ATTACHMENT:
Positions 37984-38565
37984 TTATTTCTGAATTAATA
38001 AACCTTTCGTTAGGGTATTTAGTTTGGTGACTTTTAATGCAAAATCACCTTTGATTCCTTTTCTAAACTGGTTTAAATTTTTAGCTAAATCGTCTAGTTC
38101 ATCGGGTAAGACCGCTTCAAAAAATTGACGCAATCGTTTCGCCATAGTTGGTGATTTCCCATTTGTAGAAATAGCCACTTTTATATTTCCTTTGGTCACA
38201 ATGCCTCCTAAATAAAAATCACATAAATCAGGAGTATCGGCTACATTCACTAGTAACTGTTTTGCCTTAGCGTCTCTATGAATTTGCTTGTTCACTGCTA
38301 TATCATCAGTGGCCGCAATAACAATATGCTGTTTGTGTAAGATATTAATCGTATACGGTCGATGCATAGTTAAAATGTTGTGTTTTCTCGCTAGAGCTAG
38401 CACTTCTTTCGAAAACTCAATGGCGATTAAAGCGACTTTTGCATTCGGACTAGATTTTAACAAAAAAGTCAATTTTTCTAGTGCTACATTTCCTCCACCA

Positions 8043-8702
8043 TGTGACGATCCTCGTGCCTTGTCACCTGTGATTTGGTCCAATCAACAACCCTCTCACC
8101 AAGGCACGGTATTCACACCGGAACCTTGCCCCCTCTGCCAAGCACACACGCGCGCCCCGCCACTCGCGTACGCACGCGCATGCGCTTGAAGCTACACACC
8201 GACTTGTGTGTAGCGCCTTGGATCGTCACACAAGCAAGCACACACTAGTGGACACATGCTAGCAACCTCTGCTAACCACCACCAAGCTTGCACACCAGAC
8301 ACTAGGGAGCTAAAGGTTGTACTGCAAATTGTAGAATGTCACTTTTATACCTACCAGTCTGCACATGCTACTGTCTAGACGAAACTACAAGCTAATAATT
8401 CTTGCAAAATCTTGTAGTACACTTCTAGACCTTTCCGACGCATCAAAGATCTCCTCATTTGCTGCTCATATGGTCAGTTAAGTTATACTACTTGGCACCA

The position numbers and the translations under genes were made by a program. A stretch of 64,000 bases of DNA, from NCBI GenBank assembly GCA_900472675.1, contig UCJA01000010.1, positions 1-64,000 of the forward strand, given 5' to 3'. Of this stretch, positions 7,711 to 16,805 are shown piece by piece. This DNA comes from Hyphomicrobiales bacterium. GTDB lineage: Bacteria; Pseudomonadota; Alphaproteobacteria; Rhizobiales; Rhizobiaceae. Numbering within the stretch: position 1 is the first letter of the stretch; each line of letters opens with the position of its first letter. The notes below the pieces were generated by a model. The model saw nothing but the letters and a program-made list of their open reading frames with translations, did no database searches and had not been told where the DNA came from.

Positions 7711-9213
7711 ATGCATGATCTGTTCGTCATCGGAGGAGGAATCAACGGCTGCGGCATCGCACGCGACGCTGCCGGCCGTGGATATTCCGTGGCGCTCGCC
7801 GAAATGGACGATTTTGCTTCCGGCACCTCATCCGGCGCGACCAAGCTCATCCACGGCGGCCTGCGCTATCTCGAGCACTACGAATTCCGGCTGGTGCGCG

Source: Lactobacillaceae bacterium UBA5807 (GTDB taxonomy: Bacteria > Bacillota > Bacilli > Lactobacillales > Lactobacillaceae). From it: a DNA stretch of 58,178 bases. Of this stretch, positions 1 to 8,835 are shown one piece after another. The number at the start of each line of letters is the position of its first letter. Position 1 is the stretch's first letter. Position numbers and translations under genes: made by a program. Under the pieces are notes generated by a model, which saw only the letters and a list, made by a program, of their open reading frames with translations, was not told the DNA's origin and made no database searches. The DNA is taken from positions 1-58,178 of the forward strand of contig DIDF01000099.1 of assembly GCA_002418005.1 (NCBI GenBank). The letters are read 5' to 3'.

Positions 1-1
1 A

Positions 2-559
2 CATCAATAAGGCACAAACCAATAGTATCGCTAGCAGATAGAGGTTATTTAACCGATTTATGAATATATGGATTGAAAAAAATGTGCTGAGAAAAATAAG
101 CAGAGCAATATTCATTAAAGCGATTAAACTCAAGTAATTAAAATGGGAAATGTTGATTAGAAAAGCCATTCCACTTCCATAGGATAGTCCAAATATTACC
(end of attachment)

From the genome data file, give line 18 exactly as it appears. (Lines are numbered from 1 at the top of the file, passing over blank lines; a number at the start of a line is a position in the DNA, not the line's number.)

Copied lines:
Source: Lactobacillaceae bacterium UBA5807 (GTDB taxonomy: Bacteria > Bacillota > Bacilli > Lactobacillales > Lactobacillaceae). From it: a DNA stretch of 58,178 bases. Of this stretch, positions 1 to 8,835 are shown one piece after another. The number at the start of each line of letters is the position of its first letter. Position 1 is the stretch's first letter. Position numbers and translations under genes: made by a program. Under the pieces are notes generated by a model, which saw only the letters and a list, made by a program, of their open reading frames with translations, was not told the DNA's origin and made no database searches. The DNA is taken from positions 1-58,178 of the forward strand of contig DIDF01000099.1 of assembly GCA_002418005.1 (NCBI GenBank). The letters are read 5' to 3'.